By Penguin Press, Jonathan Safran Foer
Jonathan Safran Foer has lengthy had a keenness for the paintings of the twentieth-century American assemblage artist Joseph Cornell. encouraged through Cornell's avian-themed containers, and suspecting that they'd be equally inspiring to others, Foer started to write letters. The responses he acquired from luminaries of yank writing have been not anything wanting wonderful. Twenty writers generously contributed items of prose and poetry which are as eclectic as they're innovative, and the result's a distinct collaborative venture and essentially the most major engagements of literature with paintings for a few years.
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Extra resources for A CONVERGENCE OF BIRDS Original Fiction and Poetry Inspired by the Work of Joseph Cornell
It was about a ten minute drive to the wheelhouse. When I stepped from the car, I immediately glimpsed the kingfisher. It was on the telephone wire, then flew over to the roof of the wheelhouse, then flew back to the wire. “Kingfishers have punk haircuts,” my daughter, Emma, had said. I was aware, in the early light and breeze off the pond, that if your criterion is succinct enough, moments of perfection might truly exist. Shorts, T-shirt, tennis shoes on, a book, a breeze off the pond, smell of old wood, a kingfisher plummeting along its sight line now and then, a world without humans except in a book—happiness was beside the point.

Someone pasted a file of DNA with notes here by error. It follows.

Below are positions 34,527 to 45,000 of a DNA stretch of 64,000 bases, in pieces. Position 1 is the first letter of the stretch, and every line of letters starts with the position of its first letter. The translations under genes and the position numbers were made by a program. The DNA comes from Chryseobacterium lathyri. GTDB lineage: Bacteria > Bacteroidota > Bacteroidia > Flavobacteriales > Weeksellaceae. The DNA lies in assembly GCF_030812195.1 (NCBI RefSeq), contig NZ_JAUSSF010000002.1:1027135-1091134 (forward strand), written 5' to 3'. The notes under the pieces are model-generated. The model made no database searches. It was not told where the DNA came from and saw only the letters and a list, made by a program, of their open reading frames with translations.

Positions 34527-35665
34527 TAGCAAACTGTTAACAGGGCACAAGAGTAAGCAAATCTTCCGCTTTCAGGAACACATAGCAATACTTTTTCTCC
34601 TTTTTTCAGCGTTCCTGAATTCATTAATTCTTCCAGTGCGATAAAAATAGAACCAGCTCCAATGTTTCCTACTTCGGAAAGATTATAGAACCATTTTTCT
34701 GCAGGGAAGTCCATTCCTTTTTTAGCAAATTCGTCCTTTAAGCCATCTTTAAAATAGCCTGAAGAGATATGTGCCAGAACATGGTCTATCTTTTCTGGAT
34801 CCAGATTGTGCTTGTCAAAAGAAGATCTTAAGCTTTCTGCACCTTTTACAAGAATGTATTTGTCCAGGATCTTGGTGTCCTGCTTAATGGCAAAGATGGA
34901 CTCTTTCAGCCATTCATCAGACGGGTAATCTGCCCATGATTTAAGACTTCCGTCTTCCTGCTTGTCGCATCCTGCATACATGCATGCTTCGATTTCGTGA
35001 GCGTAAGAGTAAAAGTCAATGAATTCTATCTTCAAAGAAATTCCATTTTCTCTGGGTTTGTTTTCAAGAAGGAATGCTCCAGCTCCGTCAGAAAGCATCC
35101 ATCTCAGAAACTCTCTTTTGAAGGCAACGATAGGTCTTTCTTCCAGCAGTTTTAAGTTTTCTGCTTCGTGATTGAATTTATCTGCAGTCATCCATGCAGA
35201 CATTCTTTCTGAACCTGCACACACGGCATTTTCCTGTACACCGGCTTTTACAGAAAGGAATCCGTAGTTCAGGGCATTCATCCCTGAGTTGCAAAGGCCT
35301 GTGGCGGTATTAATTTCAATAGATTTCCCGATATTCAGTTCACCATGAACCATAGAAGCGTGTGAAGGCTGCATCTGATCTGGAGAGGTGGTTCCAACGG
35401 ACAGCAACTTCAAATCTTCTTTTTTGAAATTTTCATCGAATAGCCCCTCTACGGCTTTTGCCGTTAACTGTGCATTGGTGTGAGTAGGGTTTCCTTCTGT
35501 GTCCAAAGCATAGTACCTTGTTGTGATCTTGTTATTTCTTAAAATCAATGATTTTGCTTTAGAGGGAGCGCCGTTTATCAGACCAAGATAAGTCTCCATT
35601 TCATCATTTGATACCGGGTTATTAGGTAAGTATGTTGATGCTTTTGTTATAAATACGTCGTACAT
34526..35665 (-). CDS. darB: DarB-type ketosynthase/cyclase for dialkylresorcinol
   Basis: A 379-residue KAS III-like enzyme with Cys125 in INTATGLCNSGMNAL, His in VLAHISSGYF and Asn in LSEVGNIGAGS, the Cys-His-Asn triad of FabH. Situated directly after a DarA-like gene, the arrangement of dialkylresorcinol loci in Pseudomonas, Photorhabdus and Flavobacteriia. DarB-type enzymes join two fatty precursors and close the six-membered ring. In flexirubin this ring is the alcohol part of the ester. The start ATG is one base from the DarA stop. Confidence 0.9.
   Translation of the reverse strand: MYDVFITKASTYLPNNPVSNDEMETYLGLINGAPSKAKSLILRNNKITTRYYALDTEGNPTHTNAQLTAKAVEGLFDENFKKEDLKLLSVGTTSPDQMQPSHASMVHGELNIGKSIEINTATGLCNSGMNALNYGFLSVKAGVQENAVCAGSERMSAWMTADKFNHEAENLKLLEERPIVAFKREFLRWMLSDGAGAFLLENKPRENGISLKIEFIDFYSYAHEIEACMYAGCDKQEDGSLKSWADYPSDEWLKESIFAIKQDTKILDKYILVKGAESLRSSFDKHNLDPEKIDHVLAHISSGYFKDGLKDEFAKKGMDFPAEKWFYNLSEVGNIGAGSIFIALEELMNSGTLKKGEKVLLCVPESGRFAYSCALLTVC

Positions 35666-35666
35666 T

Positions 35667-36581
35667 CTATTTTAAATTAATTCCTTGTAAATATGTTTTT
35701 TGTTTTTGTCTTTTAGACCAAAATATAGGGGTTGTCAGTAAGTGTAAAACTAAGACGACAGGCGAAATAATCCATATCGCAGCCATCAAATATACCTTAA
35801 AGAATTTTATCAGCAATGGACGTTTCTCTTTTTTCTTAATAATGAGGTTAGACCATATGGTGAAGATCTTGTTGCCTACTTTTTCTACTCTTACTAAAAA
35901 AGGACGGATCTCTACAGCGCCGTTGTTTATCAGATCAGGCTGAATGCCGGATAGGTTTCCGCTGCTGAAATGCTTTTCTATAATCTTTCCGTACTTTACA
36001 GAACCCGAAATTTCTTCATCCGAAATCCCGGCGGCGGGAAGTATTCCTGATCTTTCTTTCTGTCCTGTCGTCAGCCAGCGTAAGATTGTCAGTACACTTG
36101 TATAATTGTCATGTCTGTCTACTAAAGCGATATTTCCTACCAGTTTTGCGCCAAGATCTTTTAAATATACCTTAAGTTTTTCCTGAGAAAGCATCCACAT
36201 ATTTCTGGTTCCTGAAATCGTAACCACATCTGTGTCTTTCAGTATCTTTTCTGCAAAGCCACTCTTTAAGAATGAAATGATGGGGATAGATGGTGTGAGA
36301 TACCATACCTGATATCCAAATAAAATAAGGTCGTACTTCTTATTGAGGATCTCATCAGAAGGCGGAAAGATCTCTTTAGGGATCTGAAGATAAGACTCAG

I have two heroes: Mark Catesby and the Japanese writer Ryonosuke Akutagawa, who wrote Hell Screen and Rashamon, among other works. ” I often see Catesby’s entire Natural History oeuvre as being underlit by a kind of melancholy, in that even bird art can be autobiographical in tone. Catesby, painter of birds, fish and flowers, never left a self-portrait. Testimony as to his demeanor is scarce. ” Catesby was also severely nearsighted. Thomas Pynchon’s novel, Mason & Dixon, deals head-on with the haunting levels of loneliness born of long years in the early American wilderness.
She is one of them, now. The orphans of the world. Waiting to be loved. ” I think—I will adopt her. I will claim her! I will make her hurt, mangled mouth smile. But of course, being the Box Artist, I can only take the Blond Child’s photograph. And that only in stealth, hoping I won’t be detected. My heavy black box camera is gritty with dust. It’s an old camera; I am forever blowing dust off the lens, polishing it with my handkerchief. After a few minutes I become reckless and leave the protection of my automobile to squat in the dirt beside the mesh-wire fence, hoping to be hidden by tall weeds; aiming my camera with the assurance of a hunter as, oblivious of me, the Blond Child swings ever higher.
A CONVERGENCE OF BIRDS Original Fiction and Poetry Inspired by the Work of Joseph Cornell by Penguin Press, Jonathan Safran Foer